Located in a small rural corner of the Pacific Northwest is an airstrip that is home for a unique museum. The Port Townsend Aero Museum is located 45 miles northwest of Seattle and is host to a youth mentorship program that is second to none. It is located on the Jefferson County International Airport (0S9). The museum focus is to preserve aviation history in the Pacific Northwest while mentoring young people.
Their youth mentorship program is truly inspirational. The young adults participate in all phases of airport operation including both restoration of antique airplanes and flight activities. Their collection of airplanes includes a variety of antique and classic aircraft that regularly fly. They include such aircraft as an Aeronca C-3, a Beech Staggerwing, a Howard DGA-4, and a Stinson SM-8A just to mention a few. The museum started with an initial donation of six flying antique airplanes and a number of restoration projects. It was based out of a few hangars on the west end of the airport. They soon began a major fundraising effort to build their own facility. After seven years of hard work by museum volunteers and contributors, along with generous support from their community, they raised enough money to build a $3.5 million facility that was opened to the public in 2008. They have just completed a new restoration shop that is located near the museum.
Jerry and Peggy Thuotte are the founders of this unique museum. The museum has been operating since 2001. Jerry and Peggy will be the first to tell you that this museum is unique in several ways with the most important being their youth mentorship program. This program has been central to their operation from the very beginning. The young adult volunteers learn technical skills, management techniques, aviation history, and other aviation related subjects. They have a flight training program for those who show capability, dedication, and interest.
Their flight training program is not free. The kids do the work and in return get flying time. They work on museum projects and on contract aircraft under the supervision of an A&P mechanic who is the only full-time employee. An investment of time, energy, and character comes long before the flight lessons. The youth mentorship program has had over 300 hundred youth participate throughout the past 12 plus years.
Jerry says “we basically set this up to work with kids on old airplanes, that is what this museum is really about.” Jerry does not mince words when it comes to discipline. He says that he is very strict with the kids and expects them to be responsible and do exactly what they are told. He instills discipline in the young people which I personally believe most are seeking. He told me that he personally interviews each kid prior to allowing them to enter the program. He tells them exactly what will be expected and then gives them a chance to prove that they are truly interested in working with the museum and learning from their experiences. Jerry said the “kids just kept coming and continue to come to help and learn”. They normally have around 12-15 young people at any one time. They are required to put in a minimum of one day per week working on projects. Right now they have seven projects under construction.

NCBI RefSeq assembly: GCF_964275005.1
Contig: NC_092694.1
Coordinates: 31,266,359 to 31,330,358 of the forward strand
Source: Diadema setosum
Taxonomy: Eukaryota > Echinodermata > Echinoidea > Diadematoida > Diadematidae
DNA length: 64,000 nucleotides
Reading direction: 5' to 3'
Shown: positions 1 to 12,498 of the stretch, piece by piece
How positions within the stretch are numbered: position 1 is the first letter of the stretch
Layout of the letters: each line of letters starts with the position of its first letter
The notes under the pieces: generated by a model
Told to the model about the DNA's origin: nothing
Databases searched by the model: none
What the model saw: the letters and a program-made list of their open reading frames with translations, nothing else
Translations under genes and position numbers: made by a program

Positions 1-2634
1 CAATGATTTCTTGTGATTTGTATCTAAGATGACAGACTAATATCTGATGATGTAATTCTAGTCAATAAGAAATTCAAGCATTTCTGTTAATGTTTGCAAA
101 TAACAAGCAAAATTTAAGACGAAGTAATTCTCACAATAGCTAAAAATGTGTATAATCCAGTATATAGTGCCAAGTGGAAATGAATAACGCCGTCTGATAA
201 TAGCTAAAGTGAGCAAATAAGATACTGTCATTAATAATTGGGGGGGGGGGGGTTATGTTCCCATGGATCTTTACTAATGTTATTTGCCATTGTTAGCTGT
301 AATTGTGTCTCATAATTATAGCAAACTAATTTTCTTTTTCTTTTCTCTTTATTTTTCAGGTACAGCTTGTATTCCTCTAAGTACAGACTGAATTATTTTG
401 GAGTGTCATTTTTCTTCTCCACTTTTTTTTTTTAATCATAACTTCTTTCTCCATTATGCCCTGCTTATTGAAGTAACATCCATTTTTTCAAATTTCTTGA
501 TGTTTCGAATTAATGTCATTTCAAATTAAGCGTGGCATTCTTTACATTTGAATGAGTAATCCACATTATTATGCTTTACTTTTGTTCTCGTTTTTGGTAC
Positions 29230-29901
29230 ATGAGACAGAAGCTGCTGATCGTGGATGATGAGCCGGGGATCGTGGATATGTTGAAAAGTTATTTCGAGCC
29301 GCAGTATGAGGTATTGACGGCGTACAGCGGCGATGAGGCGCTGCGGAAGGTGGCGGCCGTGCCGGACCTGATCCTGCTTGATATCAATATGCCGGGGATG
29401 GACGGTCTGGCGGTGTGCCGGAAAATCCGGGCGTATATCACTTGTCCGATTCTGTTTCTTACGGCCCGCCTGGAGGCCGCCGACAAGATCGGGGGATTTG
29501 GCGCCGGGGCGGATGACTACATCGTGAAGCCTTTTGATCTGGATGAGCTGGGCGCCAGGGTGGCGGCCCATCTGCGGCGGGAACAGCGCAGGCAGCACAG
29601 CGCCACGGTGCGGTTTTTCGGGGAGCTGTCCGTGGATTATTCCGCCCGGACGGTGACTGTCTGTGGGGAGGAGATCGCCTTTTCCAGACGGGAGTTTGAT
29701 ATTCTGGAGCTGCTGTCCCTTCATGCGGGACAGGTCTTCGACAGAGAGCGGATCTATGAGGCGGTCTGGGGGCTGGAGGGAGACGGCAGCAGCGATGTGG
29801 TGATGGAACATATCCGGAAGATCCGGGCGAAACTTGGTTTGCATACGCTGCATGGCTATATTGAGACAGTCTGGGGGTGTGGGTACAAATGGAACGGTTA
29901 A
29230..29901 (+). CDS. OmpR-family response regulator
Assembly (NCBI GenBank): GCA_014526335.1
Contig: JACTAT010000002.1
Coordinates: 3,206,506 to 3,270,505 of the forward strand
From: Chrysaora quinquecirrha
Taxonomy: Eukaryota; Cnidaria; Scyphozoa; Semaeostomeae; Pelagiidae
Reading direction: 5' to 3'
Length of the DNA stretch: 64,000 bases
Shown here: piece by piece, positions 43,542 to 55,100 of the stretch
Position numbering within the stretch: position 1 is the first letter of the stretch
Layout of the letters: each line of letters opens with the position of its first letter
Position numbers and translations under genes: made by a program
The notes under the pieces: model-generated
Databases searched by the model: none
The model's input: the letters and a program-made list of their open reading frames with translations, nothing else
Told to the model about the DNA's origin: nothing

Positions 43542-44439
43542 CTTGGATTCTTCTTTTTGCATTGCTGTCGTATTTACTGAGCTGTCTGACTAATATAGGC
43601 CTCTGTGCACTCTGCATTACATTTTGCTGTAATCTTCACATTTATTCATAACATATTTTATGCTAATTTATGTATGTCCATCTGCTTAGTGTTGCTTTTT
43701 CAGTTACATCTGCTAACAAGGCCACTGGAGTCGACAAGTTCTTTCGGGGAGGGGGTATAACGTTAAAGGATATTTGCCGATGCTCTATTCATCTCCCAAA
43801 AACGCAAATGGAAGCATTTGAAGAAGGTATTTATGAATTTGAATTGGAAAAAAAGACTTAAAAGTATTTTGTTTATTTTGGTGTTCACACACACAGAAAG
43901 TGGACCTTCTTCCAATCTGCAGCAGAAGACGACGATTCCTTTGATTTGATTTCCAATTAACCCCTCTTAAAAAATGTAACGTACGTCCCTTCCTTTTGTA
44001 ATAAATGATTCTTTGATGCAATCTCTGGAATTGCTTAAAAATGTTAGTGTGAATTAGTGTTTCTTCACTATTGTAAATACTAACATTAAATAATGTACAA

Regarding the flight lessons, the young adults in the program can learn to fly for no out of pocket expense. Their work qualifies them for flight instruction in any one of the museum’s training airplanes. Their fuel, instruction, etc. is paid for by the museum. It is a great opportunity for them to learn to fly. Jerry said that several will go all the way to get their Private licenses and a few have gone on to get a Commercial license. The museum’s overall emphasis on youth is truly bringing people into aviation. While many talk about this goal Jerry and his volunteers are out doing it.
Their latest newsletter talks of many success stories. Examples are Kyle who is designing and building rockets in the Mojave Desert, Jake is flying for Republic, Ben is flying with Horizon Airlines, Emily is flying a U. S. Army King Air. Jerry says that a few of the youth have not completed the program, but too few to mention.
Port Townsend Aero Museum has a major restoration shop with extensive in-house expertise on antique airplane restoration techniques. This includes both structural repair and fabric covering. Their shop not only performs work on their own aircraft but they also contract out their services. In their latest newsletter Jerry states “our contract work always takes precedence, since it brings in needed income. Whenever we work on museum-owned projects, it generally means museum money is going out, instead of coming in. It is a delicate balance, with the museum’s best interests always first.” “First, we pay the bills” stated Jerry!
If you want to visit a truly great museum with a large cross section of antique and classic airplanes that is actively involved in educating youth, I would highly recommend the Port Townsend Aero Museum. I have not been there personally but certainly plan to do so the next time I am in the Seattle area.
Jerry and Peggy Thuotte have created and held together a vision that truly inspires others. They have been and continue to be very instrumental in bringing young people into aviation. Not only getting them interested in aviation but in antique aviation in particular. Please visit their website for more information and to contribute to their efforts. www.ptaeromuseum.com